There is no damping of betrayal’s guilt, The little deeds of virtue cannot serve; They niggle at the structures time has built, Unwilling to admit what they deserve. Even the grasping at the words of grace: "Come unto me, and I will give you rest,” Become the tempter’s taunt, thrown in your face, Counting betrayals of this fair behest. And still it comes, this welcome to the feast, Albeit shadowed with the guilt and sin; Strange Love reminds that this is freedom’s test, And given so, the grace must follow in. So there is damping of betrayal’s guilt, On Calvary, when Covenant blood was spilt.
As soon as you hear the title, you can probably guess what kind of film The Book of Eli is going to be. Yes, it is the story about a man named Eli (played by Denzel Washington, who is also one of the film’s producers), who has a book; it is also about the Bible, which in this case seems to provide not a set of beliefs but simply the hope that humanity has a future.
Things go unnoticed around here while we do the important stuff the singing praying sermonizing baptizing. We don’t read the instructions want to get on with it insert the batteries push the button watch the screen light up. Script stage directions steps one two three are all fine print we think, or don’t until we find ourselves at home watching rain soak the garden and notice that the screen has gone dark. When is it that we turn to face the back of the church? Do we stand or sit at the Psalm and is there anything at all about bowing as the cross makes its leisurely progress? What words are to be said while earth is cast upon the coffin and who was it after all who was supposed to meet the body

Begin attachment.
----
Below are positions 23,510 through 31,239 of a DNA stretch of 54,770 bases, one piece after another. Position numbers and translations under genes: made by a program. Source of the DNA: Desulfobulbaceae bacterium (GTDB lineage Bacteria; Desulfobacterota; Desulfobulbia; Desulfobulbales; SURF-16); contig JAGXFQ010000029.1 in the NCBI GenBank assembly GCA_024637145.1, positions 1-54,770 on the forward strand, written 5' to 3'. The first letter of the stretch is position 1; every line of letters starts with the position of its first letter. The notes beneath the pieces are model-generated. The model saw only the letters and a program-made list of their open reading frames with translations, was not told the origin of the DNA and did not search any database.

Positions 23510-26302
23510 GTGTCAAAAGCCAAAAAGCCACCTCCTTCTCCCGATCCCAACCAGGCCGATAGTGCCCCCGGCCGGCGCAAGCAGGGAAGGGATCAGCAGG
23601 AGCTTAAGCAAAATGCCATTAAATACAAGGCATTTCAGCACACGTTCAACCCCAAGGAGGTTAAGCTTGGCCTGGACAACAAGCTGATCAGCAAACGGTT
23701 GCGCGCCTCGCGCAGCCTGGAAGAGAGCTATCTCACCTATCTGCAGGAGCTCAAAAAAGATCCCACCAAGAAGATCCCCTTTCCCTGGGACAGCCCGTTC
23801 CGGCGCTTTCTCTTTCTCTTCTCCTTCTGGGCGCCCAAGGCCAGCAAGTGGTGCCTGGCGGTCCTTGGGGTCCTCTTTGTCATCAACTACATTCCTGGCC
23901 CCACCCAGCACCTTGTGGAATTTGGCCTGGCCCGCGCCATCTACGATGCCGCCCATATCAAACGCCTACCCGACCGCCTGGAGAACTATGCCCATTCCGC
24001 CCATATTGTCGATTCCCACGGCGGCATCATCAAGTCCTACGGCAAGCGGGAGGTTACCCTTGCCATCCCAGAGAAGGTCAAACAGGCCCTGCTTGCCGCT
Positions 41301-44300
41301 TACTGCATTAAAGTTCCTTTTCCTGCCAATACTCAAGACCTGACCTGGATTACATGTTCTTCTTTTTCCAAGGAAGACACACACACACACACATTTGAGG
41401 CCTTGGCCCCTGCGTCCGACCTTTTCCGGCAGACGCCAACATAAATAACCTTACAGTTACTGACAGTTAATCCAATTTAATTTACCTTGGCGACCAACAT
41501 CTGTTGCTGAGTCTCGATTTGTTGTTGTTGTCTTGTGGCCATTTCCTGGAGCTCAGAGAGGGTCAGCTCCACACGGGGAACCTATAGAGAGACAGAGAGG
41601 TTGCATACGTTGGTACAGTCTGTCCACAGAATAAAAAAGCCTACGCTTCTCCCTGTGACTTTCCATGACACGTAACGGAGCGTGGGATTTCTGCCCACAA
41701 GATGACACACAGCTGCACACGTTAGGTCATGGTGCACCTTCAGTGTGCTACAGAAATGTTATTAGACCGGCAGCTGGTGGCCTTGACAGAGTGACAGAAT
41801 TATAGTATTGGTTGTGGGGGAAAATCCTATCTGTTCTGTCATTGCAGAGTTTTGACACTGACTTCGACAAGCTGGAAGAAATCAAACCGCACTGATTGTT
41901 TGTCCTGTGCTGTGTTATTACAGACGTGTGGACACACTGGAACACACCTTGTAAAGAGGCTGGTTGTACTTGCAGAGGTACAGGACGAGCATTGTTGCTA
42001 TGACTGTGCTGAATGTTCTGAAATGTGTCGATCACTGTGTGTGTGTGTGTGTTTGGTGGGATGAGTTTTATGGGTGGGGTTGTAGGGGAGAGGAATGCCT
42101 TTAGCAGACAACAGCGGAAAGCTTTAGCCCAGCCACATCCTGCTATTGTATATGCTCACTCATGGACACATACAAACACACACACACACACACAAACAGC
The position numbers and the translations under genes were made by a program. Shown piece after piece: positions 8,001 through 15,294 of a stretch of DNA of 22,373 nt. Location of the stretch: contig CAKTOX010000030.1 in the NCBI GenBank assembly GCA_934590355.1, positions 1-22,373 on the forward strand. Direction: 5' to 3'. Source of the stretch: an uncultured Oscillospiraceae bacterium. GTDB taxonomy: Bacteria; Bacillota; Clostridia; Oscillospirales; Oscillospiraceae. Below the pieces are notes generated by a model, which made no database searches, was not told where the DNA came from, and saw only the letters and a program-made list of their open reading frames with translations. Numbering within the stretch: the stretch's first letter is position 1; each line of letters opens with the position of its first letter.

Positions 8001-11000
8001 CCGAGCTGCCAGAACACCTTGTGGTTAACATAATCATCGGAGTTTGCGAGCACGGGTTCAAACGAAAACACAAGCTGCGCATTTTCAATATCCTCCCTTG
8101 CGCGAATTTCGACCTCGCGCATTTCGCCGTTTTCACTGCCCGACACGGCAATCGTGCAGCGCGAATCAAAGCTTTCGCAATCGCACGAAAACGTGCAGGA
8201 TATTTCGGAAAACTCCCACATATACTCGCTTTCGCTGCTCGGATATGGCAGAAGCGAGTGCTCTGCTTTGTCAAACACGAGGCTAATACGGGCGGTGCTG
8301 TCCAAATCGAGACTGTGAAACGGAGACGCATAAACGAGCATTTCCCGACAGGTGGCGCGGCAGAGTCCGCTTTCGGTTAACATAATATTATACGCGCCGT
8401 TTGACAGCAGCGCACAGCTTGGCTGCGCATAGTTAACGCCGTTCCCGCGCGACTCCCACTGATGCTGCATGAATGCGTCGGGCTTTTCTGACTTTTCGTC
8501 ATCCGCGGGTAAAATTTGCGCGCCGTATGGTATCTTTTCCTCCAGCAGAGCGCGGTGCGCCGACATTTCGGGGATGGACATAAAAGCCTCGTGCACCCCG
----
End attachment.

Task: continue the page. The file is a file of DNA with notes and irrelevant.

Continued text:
It was the holy part of the day, my loved ones asleep in other countries, me with no duties and rooms full of quiet. I ate my dark bread with brie and jam, pressed out two cups of dark coffee. And that must be the sun, skulking like a grown-up boy who knows it’s been too long since he visited his mother. He has no excuse but all is forgiven, she will open the curtains, haul up the shades, crack the windows though it’s far too cold for that. We will ring all the bells in the quiet church across the street, unscrew the doors from the jambs, dismantle all the borders, forgive the Russians whether they like it or not. And mercy will pour down like sunshine in the grand photographs in the vast inscrutable book I bought for ten euros at the bookstore downtown, a store full of books translated out of the language I know so that I could read only the authors’ names. Truth must be personal, said Kierkegaard, home from another of his long, brooding walks. And yet not merely private. You shall love the neighbor, he insisted. Outside my window the church is solid and pale, three stories and a squat round tower, in the tower three narrow windows that reveal nothing. Winter sun warms the green roof, but the entrance is still in shadow.
Ten refugees have been selected to compete in the Summer Olympics in Brazil this year. Five of them are runners from South Sudan who have been living in Kakuma, a refugee camp in Kenya. The Sudanese will be joined by two Congolese judo fighters, two Syrian swimmers, and an Ethiopian marathoner. Anjelina Nadai, one of the Sudanese runners, said she first started running while tending her family’s cows. She discovered she could get to the cows in half the time by running instead of walking. These athletes will compete under the Olympic flag, not that of any nation. If any of them should win a medal, the Olympic theme song will be played (The Christian Science Monitor, June 3).